So when I click a box shape, it really doesn't have to ask me any questions, it just simply creates a box from it, and we see it create that form. We mentioned the Work Plane and I just accepted the default initially. Well, the way that you set Work Plane in the Conceptual Environment is actually fairly simple. You just simply click the plane that you want to use as a Work Plane and that will automatically set that as the Work Plane. And so now if I go back and I draw my shape, cancel out of there.
Hold down my Shift key and drag my wheel to orbit around, you'll notice that that circle is now actually drawn up right on that vertical plane. And then I could select it, Create Form, choose my intent, and it will create my cylinder on that plane. Now I can also use Reference Lines. If you are not familiar with Reference Lines, they are similar to Model Lines, except that they have all of these integrated work planes within them.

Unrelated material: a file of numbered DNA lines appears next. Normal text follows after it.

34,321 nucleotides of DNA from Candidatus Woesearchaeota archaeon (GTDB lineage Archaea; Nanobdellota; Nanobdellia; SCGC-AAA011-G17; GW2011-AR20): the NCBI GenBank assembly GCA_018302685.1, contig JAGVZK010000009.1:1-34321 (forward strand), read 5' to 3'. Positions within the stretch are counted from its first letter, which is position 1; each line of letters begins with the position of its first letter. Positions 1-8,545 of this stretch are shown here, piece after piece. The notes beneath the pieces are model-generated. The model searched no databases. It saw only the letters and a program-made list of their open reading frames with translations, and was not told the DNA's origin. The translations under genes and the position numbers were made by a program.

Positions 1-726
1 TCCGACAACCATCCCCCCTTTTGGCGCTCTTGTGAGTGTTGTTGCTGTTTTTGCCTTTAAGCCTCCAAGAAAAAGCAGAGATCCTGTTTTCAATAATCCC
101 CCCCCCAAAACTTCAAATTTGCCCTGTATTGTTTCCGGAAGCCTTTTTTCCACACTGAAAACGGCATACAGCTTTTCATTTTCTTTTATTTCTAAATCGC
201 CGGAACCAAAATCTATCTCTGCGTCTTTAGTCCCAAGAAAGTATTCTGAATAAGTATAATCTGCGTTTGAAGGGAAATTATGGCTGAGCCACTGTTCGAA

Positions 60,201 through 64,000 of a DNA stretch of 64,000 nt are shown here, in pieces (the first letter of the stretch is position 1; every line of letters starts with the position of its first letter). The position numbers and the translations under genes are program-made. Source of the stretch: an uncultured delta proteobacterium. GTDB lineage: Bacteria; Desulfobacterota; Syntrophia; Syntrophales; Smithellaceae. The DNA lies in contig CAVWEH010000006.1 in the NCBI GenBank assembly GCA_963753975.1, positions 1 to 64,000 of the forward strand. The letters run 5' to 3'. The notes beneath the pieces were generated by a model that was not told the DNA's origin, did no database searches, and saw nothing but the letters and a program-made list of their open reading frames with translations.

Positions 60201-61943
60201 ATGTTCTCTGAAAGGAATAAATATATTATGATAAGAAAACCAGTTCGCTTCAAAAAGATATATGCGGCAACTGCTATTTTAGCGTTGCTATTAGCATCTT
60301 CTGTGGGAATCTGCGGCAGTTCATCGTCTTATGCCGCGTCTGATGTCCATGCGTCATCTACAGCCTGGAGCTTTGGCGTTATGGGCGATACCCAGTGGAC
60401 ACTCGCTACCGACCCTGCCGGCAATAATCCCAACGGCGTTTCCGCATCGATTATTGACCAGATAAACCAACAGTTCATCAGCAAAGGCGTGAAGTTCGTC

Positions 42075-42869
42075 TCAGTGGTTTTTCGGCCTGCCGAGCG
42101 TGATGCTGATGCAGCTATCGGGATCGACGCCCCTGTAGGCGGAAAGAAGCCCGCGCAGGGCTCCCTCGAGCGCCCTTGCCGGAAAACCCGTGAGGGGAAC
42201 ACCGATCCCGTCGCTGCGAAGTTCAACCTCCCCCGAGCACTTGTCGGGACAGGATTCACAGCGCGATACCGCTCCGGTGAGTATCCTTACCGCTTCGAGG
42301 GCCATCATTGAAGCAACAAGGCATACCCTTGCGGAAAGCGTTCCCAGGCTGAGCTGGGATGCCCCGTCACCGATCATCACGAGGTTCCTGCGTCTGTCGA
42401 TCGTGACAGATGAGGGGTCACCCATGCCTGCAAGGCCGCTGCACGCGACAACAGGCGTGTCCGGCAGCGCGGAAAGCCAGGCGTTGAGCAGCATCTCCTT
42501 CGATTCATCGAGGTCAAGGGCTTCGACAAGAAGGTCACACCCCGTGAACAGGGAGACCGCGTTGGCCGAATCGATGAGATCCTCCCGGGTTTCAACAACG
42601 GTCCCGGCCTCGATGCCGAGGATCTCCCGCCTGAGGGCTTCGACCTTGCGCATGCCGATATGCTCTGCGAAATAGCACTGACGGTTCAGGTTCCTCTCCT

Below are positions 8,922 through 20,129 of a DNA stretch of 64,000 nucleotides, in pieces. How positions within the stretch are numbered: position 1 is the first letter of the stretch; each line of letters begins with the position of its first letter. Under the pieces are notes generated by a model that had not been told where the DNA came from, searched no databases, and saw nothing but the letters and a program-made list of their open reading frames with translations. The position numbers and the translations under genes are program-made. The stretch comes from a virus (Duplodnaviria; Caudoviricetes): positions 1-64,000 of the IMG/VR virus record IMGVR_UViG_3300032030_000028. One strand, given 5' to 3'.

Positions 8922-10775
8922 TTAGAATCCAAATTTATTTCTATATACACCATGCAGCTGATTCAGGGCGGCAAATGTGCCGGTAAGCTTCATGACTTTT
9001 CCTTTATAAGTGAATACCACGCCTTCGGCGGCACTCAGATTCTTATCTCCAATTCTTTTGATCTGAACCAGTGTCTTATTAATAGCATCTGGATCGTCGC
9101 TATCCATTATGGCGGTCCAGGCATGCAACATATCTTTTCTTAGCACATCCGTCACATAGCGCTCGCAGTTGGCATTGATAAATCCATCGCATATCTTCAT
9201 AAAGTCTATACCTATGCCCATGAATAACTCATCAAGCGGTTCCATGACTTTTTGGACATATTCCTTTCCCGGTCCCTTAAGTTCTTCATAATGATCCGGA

Now notice by just simply clicking that, it actually highlights a little gray, bluish shaded plane right there. The easier way to see that is to actually come up here to the Work Plane panel and click this Show button, and that will show me the Work Plane even when it's not selected. So without all that clutter in the way, I can see that this Work Plane is now active. If I were to draw something, I'd be drawing it right on that reference life. If I want to set one of those other planes, what we'll notice here is there is a Work Plane here, press my Tab key, there's another one here, move down toward the end, there's another one here.